2. The best way to engage a teen in a conversation about sexting is with open ended questions. For example, "What is sexting?", "Do you know anyone who has ever sexted before?", or "Do you know what can happen to those who get exposed for sexting?" You'll get a lot more out of your teen if you ask a question that allows them to answer in their own words rather than "yes" or "no".
3. Establish a cell phone safety contract outlining your rules and expectations for your teen's use of the phone. Be sure to include what kinds of photos are not acceptable. The earlier you do this the better.
Be on the lookout for some new technology that will allow you to censor the texts that your teen sends with sexual messages. Apple's already got a patent on an anti-sexting device.
Parenting Advice for the Older Teen/College Student:
Talk to your son or daughter regarding the dangers of sexting. At this age older teens are trying to emerge into young adulthood. While they want to be viewed as more responsible and mature, they still need your guidance. Have those open and honest conversations with your older teen about the pressures of relationships, making wise decisions, and being safe in the virtual world. Don't try to pull the control card out on an older teen, as it may back fire. If you want them to truly listen to your message, the last thing that you need to do is remind them that you're paying their college tuition and imply cutting them off if they don't abide by your rules. This is also true in situations other than sexting.
Here's just one example of how to get this conversation started:
"Hey, Jon I just read this blog about sexting and about how many teens and college students are doing it." Then follow up with some open-ended questions like "I am surprised, do you know anyone who's done it?" or "Does it happen a lot in your school or college?" Be sure to discuss the dangers associated with sexting. You could even get into many more issues like "Hooking Up" or "Friends with Benefits". To some, these conversations may be uncomfortable. However, I have never heard, read, or even felt that being a parent is supposed to be comfortable. In fact, it's the opposite. Your role is to prepare your son or daughter for this world and if you're not going to broach the uncomfortable topics, who are you trusting will?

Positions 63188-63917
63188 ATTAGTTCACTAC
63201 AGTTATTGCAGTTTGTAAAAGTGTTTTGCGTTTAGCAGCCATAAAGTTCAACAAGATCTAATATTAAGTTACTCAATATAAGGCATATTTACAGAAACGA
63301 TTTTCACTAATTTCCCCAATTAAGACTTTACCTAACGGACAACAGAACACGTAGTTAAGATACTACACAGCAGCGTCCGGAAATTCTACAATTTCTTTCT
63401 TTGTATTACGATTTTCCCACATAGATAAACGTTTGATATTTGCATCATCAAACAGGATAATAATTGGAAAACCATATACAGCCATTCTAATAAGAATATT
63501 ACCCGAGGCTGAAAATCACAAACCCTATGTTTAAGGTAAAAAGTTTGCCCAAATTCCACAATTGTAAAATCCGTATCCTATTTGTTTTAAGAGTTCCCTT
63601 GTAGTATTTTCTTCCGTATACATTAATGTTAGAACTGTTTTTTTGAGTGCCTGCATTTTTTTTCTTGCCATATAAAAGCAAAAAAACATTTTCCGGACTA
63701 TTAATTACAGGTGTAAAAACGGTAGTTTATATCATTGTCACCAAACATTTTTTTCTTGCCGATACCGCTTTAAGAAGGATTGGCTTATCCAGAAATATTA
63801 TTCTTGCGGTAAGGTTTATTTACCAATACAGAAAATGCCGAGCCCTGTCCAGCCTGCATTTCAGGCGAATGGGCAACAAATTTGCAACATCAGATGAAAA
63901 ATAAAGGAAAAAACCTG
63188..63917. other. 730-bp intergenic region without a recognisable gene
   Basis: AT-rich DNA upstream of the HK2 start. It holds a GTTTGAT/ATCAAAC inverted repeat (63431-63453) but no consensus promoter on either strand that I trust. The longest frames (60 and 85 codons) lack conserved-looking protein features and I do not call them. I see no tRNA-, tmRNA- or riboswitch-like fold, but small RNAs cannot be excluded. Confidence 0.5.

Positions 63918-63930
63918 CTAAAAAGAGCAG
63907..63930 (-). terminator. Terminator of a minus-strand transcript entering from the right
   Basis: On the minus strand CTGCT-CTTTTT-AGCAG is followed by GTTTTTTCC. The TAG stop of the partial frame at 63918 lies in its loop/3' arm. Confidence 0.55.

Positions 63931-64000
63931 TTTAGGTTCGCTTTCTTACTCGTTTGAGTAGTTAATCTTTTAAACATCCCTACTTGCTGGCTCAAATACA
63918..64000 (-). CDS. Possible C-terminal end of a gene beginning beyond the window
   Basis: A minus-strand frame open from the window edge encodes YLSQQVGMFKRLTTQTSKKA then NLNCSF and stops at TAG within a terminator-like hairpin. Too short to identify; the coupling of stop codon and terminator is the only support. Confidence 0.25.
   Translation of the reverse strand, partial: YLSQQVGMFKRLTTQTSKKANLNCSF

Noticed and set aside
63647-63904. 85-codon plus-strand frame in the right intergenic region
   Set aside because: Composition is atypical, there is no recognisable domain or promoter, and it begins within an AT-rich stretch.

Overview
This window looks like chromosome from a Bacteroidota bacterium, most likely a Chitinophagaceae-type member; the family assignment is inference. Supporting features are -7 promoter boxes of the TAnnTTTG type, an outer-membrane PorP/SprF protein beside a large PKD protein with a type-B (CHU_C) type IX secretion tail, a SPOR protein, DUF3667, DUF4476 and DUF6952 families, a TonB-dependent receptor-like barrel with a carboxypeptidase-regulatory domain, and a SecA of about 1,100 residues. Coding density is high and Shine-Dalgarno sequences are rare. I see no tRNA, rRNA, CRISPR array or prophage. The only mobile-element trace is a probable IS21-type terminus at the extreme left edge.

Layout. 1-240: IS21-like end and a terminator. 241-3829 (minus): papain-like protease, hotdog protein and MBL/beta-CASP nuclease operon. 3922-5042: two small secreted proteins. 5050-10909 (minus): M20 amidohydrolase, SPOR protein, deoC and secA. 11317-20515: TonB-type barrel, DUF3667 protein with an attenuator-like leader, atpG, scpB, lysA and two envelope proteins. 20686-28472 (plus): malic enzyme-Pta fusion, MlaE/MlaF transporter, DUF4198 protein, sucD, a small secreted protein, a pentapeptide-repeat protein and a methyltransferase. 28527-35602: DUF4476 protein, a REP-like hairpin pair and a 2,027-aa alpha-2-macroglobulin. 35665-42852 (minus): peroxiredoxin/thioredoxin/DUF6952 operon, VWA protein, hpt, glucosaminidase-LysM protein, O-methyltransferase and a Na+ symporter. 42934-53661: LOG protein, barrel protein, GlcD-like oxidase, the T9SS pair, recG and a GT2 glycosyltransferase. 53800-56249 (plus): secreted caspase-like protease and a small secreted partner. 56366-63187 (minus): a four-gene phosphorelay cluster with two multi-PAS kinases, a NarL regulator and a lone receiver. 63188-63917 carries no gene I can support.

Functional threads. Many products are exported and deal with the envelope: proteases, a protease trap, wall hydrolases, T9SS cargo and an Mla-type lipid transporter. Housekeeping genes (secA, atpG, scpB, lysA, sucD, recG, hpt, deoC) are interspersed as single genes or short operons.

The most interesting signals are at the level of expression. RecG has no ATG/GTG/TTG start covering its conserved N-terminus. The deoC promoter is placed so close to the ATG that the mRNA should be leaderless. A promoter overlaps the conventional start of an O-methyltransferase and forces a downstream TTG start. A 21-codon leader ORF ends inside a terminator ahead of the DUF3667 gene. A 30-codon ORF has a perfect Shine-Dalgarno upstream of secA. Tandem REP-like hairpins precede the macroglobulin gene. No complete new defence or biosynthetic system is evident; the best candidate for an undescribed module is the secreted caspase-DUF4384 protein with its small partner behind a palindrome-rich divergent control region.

I don't see sexting disappearing anytime in the near future. I do see it evolving to something else though. Historically, teens have expressed themselves sexually through letters, cameras, camcorders, cells... I mean, we came all the way from a letter to this??? Regardless of the avenue our young populations use to express themselves sexually, nothing replaces "good judgment". Somewhere between a keypad and a click of a button, we've lost that. The only way that we can get it back is to have those open, honest and frank conversations to help our children navigate through this new wave of technology. So, I encourage you to be the one to tackle this subject with your tween/teen/college student. If you don't, who will???